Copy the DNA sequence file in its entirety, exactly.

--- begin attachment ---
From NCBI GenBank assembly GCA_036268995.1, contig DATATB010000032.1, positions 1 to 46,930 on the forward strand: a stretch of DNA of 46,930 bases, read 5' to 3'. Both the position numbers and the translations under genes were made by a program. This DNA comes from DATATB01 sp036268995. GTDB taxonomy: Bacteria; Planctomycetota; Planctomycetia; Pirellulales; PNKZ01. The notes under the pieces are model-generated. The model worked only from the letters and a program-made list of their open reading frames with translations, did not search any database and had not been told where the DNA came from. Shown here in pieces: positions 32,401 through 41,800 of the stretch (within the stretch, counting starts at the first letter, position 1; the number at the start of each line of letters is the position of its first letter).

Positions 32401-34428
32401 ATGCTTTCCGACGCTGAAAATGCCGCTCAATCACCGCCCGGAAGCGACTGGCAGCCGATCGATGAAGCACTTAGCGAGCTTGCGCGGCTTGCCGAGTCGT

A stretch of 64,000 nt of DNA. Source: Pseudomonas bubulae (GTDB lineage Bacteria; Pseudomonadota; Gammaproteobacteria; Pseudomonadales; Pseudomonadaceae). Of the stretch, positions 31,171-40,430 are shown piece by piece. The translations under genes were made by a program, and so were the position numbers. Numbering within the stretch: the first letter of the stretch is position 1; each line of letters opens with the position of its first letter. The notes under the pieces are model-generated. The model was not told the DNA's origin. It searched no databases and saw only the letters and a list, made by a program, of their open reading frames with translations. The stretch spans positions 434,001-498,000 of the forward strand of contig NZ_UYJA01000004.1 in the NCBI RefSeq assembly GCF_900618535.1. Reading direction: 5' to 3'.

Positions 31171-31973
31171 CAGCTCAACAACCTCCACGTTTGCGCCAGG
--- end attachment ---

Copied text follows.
From NCBI GenBank assembly GCA_036268995.1, contig DATATB010000032.1, positions 1 to 46,930 on the forward strand: a stretch of DNA of 46,930 bases, read 5' to 3'. Both the position numbers and the translations under genes were made by a program. This DNA comes from DATATB01 sp036268995. GTDB taxonomy: Bacteria; Planctomycetota; Planctomycetia; Pirellulales; PNKZ01. The notes under the pieces are model-generated. The model worked only from the letters and a program-made list of their open reading frames with translations, did not search any database and had not been told where the DNA came from. Shown here in pieces: positions 32,401 through 41,800 of the stretch (within the stretch, counting starts at the first letter, position 1; the number at the start of each line of letters is the position of its first letter).

Positions 32401-34428
32401 ATGCTTTCCGACGCTGAAAATGCCGCTCAATCACCGCCCGGAAGCGACTGGCAGCCGATCGATGAAGCACTTAGCGAGCTTGCGCGGCTTGCCGAGTCGT

A stretch of 64,000 nt of DNA. Source: Pseudomonas bubulae (GTDB lineage Bacteria; Pseudomonadota; Gammaproteobacteria; Pseudomonadales; Pseudomonadaceae). Of the stretch, positions 31,171-40,430 are shown piece by piece. The translations under genes were made by a program, and so were the position numbers. Numbering within the stretch: the first letter of the stretch is position 1; each line of letters opens with the position of its first letter. The notes under the pieces are model-generated. The model was not told the DNA's origin. It searched no databases and saw only the letters and a list, made by a program, of their open reading frames with translations. The stretch spans positions 434,001-498,000 of the forward strand of contig NZ_UYJA01000004.1 in the NCBI RefSeq assembly GCF_900618535.1. Reading direction: 5' to 3'.

Positions 31171-31973
31171 CAGCTCAACAACCTCCACGTTTGCGCCAGG